All of my recommended reforms would redound to the benefit not only of poor black achievers but also of middle-class and even affluent ones. Of course there is a risk that institutions might cherry-pick among my proposals and stop using race without tackling opportunity-hoarding practices like “merit” aid and overreliance on standardized tests. But that has not been the case at institutions that have been forced to stop using race by courts or voters. In states with bans on using race as a factor in admissions, research indicates that when institutions use a holistic admissions process that focuses on cumulative high school GPA, the resources students have had available to them and whether they took the most challenging courses available, colleges come close to and often exceed the diversity numbers they were able to achieve with consideration of race.

It’s worth noting, too, that cumulative high school GPA plus the willingness to forgo recreation for academics are the two strongest predictors of college success, while—by contrast—standardized test scores are most predictive of the income of the test takers’ parents.

The Supreme Court’s decisions in the Fisher and Schuette cases will force more institutions to innovate and do the hard work of widening the pipeline to selective higher education—a reality that my critics blithely ignore. Our ideas and strategies must be dangerous to the status quo, because the present trend is one of erosion and exclusion. Holding on to the shreds of a dying policy and praying for a change of personnel on the Supreme Court is not a viable strategy for anyone who wants to see more—not less—inclusion in higher education. We should, therefore, be capable of recognizing and adjusting to this complexity, and of discerning the difference between a wealthy black person who doesn’t need affirmative action and a high achiever of any color who comes from low family wealth or a low-opportunity neighborhood. The latter two categories, which accurately reflect the legacy of American apartheid, are much more viable politically and legally than race.

Those college-bound students who have escaped the enduring structures of Jim Crow or who never experienced them in the first place will be OK. They will get into a very good college, even an elite one, if they invest extra hours in academics. Those who have not escaped segregation, a group that includes most African Americans, are being excluded and need the obstacles they face to be acknowledged and mitigated.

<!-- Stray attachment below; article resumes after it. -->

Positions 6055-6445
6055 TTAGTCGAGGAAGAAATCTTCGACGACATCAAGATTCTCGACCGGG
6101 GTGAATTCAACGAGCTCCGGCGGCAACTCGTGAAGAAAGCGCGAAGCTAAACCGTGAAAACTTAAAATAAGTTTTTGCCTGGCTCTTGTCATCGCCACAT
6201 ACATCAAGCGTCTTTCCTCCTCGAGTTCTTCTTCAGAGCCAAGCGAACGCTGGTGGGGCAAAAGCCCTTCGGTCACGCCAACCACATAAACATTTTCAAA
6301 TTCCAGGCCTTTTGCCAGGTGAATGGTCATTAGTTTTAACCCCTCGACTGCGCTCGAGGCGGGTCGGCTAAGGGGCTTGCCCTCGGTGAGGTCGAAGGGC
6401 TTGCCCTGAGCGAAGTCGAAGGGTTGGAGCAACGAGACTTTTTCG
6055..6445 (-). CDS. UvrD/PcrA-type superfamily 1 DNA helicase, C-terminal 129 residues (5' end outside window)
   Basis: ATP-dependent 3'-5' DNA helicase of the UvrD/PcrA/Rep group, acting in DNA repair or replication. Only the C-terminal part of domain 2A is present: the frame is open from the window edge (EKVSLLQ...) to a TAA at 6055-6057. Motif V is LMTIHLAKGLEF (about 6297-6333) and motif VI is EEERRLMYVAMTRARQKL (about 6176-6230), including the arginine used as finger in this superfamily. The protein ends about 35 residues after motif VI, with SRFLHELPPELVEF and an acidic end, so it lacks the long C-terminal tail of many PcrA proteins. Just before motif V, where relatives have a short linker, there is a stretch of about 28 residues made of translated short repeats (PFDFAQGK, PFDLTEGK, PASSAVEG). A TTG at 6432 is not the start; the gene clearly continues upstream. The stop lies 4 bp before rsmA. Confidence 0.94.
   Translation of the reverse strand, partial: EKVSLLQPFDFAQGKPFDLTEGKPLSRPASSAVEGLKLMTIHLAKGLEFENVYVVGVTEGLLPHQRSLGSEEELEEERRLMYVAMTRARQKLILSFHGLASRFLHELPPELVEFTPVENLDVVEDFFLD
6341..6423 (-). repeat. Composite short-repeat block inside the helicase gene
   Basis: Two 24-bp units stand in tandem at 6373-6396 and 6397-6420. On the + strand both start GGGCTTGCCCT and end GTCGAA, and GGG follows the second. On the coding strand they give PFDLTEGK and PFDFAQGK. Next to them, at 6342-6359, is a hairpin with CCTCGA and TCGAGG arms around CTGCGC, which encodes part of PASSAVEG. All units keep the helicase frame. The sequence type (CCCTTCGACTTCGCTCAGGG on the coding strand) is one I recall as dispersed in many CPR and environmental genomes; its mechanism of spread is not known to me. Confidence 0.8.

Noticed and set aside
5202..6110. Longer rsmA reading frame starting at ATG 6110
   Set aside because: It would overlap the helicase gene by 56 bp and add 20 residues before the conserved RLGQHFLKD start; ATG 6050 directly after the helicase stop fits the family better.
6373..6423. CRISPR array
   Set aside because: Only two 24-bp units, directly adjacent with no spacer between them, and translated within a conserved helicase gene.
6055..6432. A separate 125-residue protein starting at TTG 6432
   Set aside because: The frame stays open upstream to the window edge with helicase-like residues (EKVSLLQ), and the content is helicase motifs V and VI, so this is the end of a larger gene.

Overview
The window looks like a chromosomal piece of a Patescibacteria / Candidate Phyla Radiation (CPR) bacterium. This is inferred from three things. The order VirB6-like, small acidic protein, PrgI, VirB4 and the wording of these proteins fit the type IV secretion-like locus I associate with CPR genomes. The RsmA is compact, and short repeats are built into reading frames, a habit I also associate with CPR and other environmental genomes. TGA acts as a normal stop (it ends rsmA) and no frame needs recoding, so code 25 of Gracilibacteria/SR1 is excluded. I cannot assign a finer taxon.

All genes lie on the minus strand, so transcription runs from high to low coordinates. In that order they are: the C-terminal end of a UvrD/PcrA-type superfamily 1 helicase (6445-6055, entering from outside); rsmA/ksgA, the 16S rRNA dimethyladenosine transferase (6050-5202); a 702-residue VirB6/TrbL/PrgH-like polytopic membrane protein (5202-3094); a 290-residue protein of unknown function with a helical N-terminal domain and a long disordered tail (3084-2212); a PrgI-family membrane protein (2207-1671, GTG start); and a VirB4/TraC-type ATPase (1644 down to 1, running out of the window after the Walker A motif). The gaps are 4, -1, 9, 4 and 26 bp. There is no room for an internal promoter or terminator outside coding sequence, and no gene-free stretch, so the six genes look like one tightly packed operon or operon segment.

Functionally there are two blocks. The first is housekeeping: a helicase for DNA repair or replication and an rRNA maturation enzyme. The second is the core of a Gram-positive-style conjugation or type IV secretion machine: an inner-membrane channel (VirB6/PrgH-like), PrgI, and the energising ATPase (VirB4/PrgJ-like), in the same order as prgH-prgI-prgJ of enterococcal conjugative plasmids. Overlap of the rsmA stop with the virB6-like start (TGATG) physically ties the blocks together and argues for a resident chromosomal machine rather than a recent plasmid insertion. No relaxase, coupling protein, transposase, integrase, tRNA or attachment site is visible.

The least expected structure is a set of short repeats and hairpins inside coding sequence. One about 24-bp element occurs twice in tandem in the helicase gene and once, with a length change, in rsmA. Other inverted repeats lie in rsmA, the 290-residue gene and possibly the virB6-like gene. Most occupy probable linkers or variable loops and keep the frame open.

This will help shed the notion that there is something wrong with black Americans. As Coates argues, what’s wrong is that they are disproportionately subjected to segregation. It is, then, segregation, and not black skin, that must be accounted for. There is a clear moral case for mitigating separate and unequal schooling, and that case will endure as long as segregation endures. Not so with race.

If advocates of affirmative action want people to believe in the abilities of black children, we must stop treating them as if blackness itself needs to be accommodated. Diversity strategies that focus on helping achievers overcome structural disadvantages will also help to dismantle stereotypes. Colleges that jettison exclusionary practices and focus on factors that are relevant to a student’s ability to excel academically will raise the completion rates of all students.

Posse Foundation scholars’ median combined SAT score of 1050 would not predict the enormous success these determined youths have in thriving at and graduating from selective schools. And on campuses that make the connection between grit and merit, disadvantaged students will be less vulnerable to stereotype threat—the incorrect assumption that they don’t belong and can’t compete. Unlike my critics, I have confidence that African-American students can meet standards of excellence without consideration of race. An affirmative action policy that doesn’t explicitly correct for the disadvantages most black achievers must overcome tells them otherwise.

Sheryll Cashin is a professor of law at the Georgetown University Law Center and author of Place, Not Race: A New Vision of Opportunity in America. Follow her on Twitter.